Anti-euthanasia activists protest outside Congress of Deputies in Madrid against the euthanasia bill yesterday.
Spain's Catholic bishops have condemned a new government-backed draft law which would make the country Europe's sixth to allow active euthanasia, and called for “prayer and fasting” against it.
“This law has been processed in a suspiciously accelerated manner, at a time of pandemic and state of emergency, without consultation or public dialogue,” the Madrid-based Bishops Conference said in a weekend statement. “This is expecially serious, since it will inflict a moral rupture and alter the state's aims from defending life to being responsible for inflicting death... It is a proposal which matches the anthropological and cultural vision of the world's dominant power systems.”
The bishops were reacting to the Organic Law Regulating Euthanasia, tabled by premier Pedro Sanchez's Socialist party and its far-left Unidas Podemos coalition partner, which is widely expected to gain approval before Christmas in the lower house of the Cortes.
They said a September letter from the Vatican's Congregation for the Doctrine of Faith, Samaritanus Bonus, had offered “reflection and moral judgement” for pro-euthanasia legislation, adding that the Covid-19 pandemic, which has left almost 48,000 dead in Spain, had already encouraged requests for greater care and sparked outrage at the exclusion of the elderly.
“We invite everyone to respond with prayer, concern and public witness in favour of a personal and institutional commitment for life,” the bishops said. “We also ask those with responsibility for such serious decisions to act conscientiously in accordance with truth and justice.”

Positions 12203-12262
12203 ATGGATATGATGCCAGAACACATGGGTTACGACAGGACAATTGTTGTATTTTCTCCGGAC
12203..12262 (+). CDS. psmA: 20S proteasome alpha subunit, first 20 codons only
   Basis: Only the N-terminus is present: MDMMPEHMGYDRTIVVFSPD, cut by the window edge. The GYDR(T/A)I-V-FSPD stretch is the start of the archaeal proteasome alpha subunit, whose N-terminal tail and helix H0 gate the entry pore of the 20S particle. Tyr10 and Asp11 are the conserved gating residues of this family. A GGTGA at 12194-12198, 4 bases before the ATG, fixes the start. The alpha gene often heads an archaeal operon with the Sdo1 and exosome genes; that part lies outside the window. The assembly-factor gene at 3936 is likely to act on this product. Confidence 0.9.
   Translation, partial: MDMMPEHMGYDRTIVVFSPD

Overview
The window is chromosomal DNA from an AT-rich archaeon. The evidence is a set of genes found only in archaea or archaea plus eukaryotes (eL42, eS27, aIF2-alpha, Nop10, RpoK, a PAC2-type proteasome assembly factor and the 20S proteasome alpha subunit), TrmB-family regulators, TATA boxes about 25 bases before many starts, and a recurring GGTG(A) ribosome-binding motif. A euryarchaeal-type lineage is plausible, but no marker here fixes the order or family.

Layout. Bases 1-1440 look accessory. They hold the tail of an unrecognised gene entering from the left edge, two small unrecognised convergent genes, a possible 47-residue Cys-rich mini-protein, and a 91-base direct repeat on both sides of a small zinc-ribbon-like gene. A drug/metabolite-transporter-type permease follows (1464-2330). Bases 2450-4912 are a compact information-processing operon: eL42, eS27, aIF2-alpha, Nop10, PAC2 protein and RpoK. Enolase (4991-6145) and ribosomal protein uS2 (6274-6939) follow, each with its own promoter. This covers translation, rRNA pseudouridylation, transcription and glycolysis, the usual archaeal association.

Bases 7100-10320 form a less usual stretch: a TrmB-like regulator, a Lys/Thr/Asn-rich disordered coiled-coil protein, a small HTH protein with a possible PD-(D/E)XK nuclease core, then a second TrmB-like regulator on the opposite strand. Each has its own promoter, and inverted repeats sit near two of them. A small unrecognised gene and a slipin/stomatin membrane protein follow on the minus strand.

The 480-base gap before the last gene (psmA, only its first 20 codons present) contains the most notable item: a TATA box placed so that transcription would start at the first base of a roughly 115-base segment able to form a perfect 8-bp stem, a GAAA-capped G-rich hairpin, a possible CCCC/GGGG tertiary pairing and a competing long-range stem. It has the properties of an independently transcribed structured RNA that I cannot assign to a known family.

Church-government ties are already tense in Spain over a new government-backed education law, currently awaiting final Senate approval after also being pushed through during the coronavirus crisis, which will downgrade religious teaching and curb the independence of Catholic schools.
The Catholic Church, nominally comprising two-thirds of the population of 47 million, is also in conflict with the Sanchez government over accompanying legislation to liberalise abortion and “recover assets improperly registered to the Church” since Spain's 1978 restoration of democracy.
In their statement, the bishops said the track-record of European countries allowing euthanasia – the Netherlands, Luxembourg, Belgium and Switzerland -–suggested the practice “incited death for the weakest” by legally pressing the terminally ill to “ask for death”.
They added that the current lack of palliative care for poorer citizens in Spain was an expression social inequality, and asked all Catholics to fast and pray for laws which respect and promote care for human life.
Pro-life organisations have launched a skull-and-cross poster campaign against the proposed law, branding euthanasia a “disguised death penalty”.